Security vulnerabilities have been disclosed in Netcomm and TP-Link routers, some of which could be weaponized to achieve remote code execution.
The flaws, tracked as CVE-2022-4873 and CVE-2022-4874, concern a case of stack-based buffer overflow and authentication bypass and impact Netcomm router models NF20MESH, NF20, and NL1902 running firmware versions earlier than R6B035.
"The two vulnerabilities, when chained together, permit a remote, unauthenticated attacker to execute arbitrary code," the CERT Coordination Center (CERT/CC) said in an advisory published Tuesday.
"The attacker can first gain unauthorized access to affected devices, and then use those entry points to gain access to other networks or compromise the availability, integrity, or confidentiality of data being transmitted from the internal network."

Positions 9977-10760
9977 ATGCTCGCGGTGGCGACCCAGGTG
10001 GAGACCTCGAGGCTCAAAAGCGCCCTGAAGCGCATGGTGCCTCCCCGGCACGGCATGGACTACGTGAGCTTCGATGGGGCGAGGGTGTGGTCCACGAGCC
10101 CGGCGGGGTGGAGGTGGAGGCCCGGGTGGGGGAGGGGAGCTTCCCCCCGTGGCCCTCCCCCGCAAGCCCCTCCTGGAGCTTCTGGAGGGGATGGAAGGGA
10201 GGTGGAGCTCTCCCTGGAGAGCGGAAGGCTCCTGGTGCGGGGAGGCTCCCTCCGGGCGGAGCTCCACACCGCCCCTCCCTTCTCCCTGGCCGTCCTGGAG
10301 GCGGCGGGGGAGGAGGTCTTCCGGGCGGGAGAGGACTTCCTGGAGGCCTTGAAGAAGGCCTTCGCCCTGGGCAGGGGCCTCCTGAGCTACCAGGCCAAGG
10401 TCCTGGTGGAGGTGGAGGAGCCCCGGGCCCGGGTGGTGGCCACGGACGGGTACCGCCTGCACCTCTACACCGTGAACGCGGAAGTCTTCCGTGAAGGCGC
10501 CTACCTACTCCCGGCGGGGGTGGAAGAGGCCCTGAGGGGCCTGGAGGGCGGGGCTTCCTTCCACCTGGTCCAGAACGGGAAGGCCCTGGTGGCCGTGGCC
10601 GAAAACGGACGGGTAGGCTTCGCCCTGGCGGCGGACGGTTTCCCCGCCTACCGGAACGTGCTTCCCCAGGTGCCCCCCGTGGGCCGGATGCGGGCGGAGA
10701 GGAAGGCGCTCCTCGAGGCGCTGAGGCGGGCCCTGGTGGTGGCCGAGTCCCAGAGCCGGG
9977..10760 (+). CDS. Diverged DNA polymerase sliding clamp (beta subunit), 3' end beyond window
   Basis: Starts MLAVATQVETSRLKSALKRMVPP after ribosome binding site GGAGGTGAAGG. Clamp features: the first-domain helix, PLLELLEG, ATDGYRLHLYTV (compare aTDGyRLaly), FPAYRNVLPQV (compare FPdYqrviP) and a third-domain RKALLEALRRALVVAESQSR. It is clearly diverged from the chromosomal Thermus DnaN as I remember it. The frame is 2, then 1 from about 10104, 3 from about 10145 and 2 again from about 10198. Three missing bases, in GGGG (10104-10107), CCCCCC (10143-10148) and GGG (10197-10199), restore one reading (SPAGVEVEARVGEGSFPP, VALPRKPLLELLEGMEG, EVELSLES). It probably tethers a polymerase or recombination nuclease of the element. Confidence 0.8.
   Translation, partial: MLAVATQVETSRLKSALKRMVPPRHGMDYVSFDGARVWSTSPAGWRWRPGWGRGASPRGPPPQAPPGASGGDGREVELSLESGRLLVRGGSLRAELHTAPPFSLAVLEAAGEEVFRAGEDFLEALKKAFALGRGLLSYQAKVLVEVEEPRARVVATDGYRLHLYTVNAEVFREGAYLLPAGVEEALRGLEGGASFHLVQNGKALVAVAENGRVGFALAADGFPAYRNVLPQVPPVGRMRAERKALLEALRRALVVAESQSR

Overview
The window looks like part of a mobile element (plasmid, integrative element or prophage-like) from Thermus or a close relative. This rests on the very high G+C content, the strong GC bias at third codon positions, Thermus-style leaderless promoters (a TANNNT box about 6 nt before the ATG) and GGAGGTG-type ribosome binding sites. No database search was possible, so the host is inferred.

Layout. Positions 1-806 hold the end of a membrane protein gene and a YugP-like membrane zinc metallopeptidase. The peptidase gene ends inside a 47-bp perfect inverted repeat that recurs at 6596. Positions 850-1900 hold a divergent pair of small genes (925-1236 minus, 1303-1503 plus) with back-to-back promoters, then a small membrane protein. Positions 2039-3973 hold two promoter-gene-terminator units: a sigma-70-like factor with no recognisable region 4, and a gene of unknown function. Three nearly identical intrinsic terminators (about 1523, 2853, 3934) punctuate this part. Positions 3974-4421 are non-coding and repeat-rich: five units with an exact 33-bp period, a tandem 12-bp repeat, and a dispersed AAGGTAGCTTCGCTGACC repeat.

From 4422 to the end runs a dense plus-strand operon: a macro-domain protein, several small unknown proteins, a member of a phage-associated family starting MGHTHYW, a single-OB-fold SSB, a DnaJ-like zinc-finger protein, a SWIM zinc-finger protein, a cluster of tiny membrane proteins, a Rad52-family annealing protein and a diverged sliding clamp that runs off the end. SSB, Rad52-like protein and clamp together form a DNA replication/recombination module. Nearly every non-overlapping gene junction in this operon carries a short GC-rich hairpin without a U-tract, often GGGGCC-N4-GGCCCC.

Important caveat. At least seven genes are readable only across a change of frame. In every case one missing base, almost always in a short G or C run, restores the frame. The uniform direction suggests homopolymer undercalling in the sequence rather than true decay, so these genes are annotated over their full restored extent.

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Security researcher Brendan Scarvell has been credited with discovering and reporting the issues in October 2022.
In a related development, CERT/CC also detailed two unpatched security vulnerabilities affecting TP-Link routers WR710N-V1-151022 and Archer-C5-V2-160201 that could lead to information disclosure (CVE-2022-4499) and remote code execution (CVE-2022-4498).
CVE-2022-4499 is also a side-channel attack targeting a function used to validate the entered credentials. "By measuring the response time of the vulnerable process, each byte of the username and password strings may be easier to guess," CERT/CC said.
Microsoft researcher James Hull has been acknowledged for disclosing the two bugs. The Hacker News has reached out to TP-Link for a comment, and we will update the story if we hear back.